lagereek

« Reply #166 on: August 16, 2010, 01:16 »
0
If buyers are complaining ( which they are)  that the Vetta is so expensive, etc,  why cant they just separate the Vetta from the main collection, giving buyers the option?
On other hand, its gone so far that buyers seem to expect pictures for nothing! I mean Vetta is more expensive then the main but its still nowhere near the price for a "proper" RF or RM shot,  so whats the beef, really? probably they dont want the Vetta images pushed up in their face when searching. Dont know.

« Reply #167 on: August 16, 2010, 04:08 »
0
microstock is dying  ;D

grp_photo

« Reply #168 on: August 16, 2010, 08:21 »
0
microstock is dying  ;D
Everything has to die (sooner or later).

« Reply #169 on: August 16, 2010, 08:53 »
0
Long live macro!  ;D

« Reply #170 on: August 17, 2010, 08:30 »
0
Long live macro!  ;D
Where did Macrosaur go? I always enjoyed his sarcastic comments till his cover was blown away.  ;)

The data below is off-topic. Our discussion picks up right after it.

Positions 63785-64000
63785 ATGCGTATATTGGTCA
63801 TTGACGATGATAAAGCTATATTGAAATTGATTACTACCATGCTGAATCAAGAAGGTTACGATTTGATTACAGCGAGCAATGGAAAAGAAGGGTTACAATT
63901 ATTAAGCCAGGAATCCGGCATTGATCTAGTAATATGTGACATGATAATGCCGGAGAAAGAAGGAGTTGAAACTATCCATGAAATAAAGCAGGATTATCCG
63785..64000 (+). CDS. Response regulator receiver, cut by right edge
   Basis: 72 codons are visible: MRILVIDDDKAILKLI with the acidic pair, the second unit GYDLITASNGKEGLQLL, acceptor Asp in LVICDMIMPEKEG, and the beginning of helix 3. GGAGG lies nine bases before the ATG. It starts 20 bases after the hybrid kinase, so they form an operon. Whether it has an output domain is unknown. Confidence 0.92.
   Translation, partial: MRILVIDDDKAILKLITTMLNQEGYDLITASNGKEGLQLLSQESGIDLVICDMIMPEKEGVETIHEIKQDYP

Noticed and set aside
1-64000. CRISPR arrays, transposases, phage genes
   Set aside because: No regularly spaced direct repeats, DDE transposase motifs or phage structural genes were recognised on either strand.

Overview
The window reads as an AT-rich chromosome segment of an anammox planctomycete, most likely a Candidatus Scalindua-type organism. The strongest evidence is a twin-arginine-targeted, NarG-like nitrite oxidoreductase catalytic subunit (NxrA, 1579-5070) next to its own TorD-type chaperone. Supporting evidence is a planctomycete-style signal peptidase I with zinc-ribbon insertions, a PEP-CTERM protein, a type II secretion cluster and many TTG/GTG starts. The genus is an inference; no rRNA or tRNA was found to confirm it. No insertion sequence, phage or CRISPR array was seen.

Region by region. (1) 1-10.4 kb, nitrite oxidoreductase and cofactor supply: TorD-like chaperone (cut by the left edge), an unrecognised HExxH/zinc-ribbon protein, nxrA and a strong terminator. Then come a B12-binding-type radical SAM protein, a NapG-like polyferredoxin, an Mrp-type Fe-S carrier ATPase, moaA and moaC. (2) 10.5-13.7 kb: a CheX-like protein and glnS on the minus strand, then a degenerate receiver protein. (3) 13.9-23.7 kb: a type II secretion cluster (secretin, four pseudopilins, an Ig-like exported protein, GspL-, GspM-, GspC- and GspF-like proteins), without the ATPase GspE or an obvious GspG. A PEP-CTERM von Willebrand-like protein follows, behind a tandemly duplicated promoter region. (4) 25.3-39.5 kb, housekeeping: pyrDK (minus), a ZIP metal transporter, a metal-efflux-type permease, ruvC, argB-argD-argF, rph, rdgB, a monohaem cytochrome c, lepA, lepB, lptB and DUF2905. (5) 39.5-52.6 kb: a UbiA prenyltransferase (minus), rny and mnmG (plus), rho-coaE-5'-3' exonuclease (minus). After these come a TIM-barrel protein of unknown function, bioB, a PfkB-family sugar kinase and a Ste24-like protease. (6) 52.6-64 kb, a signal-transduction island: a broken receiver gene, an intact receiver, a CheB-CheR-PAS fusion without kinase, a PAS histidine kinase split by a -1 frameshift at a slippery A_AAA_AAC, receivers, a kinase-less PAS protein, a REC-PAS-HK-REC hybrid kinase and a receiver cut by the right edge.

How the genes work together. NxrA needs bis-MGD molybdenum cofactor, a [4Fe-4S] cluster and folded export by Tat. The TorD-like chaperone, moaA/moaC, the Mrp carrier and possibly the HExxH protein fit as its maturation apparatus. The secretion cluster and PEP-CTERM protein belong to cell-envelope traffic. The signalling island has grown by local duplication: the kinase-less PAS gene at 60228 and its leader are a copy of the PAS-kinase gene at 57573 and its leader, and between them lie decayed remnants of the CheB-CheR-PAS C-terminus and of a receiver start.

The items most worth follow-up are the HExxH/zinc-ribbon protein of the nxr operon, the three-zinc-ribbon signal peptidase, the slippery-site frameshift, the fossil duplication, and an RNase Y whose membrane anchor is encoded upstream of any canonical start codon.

lagereek

« Reply #171 on: August 17, 2010, 10:33 »
0
Yesterday i bumped into someone who works for a big production house that buys a lot of stock.
He said they have always used istock, but recently moved over to Shutterstock as istock got way too expensive. He was also complaining about so many images that cost easily $50/image. (Vetta).
Because we're so involved in stock we know what Vetta is about, but apparently not all buyers are aware and the fact that Vetta's are pushed to the front of the best match so agressively doesnt seem to be helping istock... that in combination with the other price raises makes maybe istock for big buyers isnt as interesting as it was anymore.
Of course this is only one company but i thought it was interesting to hear. (and was relieved they prefer shutterstock over TS ;))

See!  trouble is,  when you launch a so called "special collection" which is fine ofcourse, you got to make very, very sure it really is a special-collection and in every sense. Lots of "arty" , comical and far out shots are not enough, art, very seldom sell anyway. You could probably take Bruce Webbers or Newtons most famous shots here and they simply wouldnt sell.